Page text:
Although Ben Cheriyan ’16 had trepidations about attending college as a student with a visual impairment, he decided that he would not give in to his fears.
This spring, the College of Staten Island (CSI) Psychology major, who is minoring in Business, celebrates graduation, as well as academic and co-curricular success at the College. Carrying a 3.675 GPA, at this year’s Commencement, Cheriyan will receive a Cum Laude Award, Honors in the Department, the James Ortiz Jr. Memorial Award, and the CSI Auxiliary Corporation Excellence in Psychology.
“As a freshman, I had doubt in myself and feared my visual impairment would hold me back. Through the amazing people I met during my time at CSI, I learned that it was not my vision that was holding me back but fear itself,” said Cheriyan, who received a 2016 CSI Undergraduate Research Stipend for the Spring 2016 semester and served as an ALPHA Club and CSI Student Government member, as well as the treasurer of Psychology Club.
The Ralph McKee Career and Technical High School graduate is grateful to the staff at the Center for Student Accessibility (CSA) for supporting his efforts throughout his college career.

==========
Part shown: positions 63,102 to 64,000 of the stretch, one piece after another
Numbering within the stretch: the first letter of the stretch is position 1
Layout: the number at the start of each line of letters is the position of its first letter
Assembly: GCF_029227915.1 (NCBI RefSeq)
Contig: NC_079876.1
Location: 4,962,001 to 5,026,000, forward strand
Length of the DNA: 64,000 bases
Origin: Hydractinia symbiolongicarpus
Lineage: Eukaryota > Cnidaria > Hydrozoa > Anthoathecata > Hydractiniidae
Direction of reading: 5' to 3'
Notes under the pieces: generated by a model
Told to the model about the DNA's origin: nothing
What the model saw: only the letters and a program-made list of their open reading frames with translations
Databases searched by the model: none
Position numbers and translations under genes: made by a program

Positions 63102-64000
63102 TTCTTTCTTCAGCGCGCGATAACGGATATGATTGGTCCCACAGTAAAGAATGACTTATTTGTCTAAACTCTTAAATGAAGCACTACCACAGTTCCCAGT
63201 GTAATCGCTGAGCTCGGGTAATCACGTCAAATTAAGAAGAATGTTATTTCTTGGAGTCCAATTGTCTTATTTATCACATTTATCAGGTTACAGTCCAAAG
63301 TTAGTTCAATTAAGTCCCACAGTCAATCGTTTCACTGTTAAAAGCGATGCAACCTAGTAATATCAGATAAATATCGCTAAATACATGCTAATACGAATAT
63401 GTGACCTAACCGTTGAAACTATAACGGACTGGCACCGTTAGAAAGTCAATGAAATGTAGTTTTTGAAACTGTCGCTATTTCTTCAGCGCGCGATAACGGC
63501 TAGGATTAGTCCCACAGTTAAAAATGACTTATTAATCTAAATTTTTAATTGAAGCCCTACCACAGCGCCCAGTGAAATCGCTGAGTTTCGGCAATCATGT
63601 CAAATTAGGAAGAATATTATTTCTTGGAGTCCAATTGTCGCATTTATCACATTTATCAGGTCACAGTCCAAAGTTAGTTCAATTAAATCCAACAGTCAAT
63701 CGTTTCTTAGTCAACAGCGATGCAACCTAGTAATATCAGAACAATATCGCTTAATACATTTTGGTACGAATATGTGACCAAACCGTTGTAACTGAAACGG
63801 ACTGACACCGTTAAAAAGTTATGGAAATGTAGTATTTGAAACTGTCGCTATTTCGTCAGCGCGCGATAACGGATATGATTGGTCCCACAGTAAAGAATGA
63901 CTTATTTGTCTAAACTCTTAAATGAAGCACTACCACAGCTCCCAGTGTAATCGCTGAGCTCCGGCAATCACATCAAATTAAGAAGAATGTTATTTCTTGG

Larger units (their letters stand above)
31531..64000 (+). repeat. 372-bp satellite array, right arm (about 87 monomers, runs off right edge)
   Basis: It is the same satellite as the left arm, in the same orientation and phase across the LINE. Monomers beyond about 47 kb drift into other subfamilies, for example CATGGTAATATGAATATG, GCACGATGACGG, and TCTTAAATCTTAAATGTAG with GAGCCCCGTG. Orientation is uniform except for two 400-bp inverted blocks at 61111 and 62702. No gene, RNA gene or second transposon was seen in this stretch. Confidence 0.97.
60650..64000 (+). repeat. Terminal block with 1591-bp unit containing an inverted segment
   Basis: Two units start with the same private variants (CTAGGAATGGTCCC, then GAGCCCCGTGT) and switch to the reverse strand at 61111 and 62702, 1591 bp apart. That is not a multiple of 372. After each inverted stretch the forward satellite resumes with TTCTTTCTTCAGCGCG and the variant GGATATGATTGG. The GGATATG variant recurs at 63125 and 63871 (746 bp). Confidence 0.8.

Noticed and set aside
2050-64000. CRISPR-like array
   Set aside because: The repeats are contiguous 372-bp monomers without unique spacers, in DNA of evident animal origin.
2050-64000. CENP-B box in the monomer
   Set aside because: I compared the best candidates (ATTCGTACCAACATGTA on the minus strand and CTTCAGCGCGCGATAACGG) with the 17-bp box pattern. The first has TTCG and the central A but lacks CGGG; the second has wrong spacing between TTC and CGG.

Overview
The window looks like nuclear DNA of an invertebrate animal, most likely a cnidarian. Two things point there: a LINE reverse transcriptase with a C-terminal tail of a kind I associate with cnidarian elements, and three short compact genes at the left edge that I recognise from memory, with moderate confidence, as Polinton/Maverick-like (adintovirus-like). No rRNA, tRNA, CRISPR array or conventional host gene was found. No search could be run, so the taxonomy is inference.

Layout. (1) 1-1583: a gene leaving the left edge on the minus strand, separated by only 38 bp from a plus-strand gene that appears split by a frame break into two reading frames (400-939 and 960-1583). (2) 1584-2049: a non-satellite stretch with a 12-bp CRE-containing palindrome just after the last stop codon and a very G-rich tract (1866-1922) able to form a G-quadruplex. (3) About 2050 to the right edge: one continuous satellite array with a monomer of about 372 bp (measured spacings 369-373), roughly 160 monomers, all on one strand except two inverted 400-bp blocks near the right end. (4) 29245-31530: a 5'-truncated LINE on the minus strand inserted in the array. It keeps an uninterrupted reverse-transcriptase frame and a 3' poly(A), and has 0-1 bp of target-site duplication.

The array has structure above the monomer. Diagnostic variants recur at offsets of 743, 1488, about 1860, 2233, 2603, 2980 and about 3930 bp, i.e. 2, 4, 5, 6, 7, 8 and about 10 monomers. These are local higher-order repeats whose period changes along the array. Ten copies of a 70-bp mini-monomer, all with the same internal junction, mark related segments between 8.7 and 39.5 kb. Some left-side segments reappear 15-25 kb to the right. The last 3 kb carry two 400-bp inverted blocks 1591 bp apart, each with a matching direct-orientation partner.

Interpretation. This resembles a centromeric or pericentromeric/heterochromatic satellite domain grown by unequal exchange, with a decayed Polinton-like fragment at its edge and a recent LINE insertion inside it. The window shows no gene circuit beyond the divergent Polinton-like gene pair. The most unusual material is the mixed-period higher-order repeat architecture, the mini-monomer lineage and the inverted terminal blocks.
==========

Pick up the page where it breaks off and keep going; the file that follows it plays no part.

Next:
“The Center went above and beyond to make sure I received reasonable accommodations and provided me with necessary assistive technology. What I appreciate the most about the CSA is that they took time to know me as an individual and not just as someone who is visually impaired,” commented Cheriyan, a 21 year old from Sunnyside.
Cheriyan also worked closely with Kristen Gillespie-Lynch, Assistant Professor of Psychology at CSI and Coordinator of Project REACH, a program aimed to help students on the autism spectrum succeed in college and beyond. He began work with the Project’s peer mentoring program in Spring 2013 as a mentee, and with Professor Gillespie-Lynch’s guidance and encouragement, he became a mentor the following year. Cheriyan has also been conducting research under Professor Gillespie-Lynch as he works with her on his honors thesis. The topic of his thesis is whether participating in a peer-mentorship intervention improves test anxiety in college students.
“What I appreciate the most about Prof. Gillespie is that she has high standards for me despite being legally blind. In the past, teachers have kind of ‘babied’ me because I was visually impaired. The skills I have learned under Kristen are something I will continue to use as I progress in academia and in the workforce,” said the student, who is planning to apply for a Master’s Degree in Industrial/Organizational Psychology for the Spring 2017 semester. Cheriyan’s career goal is to work with individuals with disabilities to provide appropriate job training and accommodations to succeed on the job.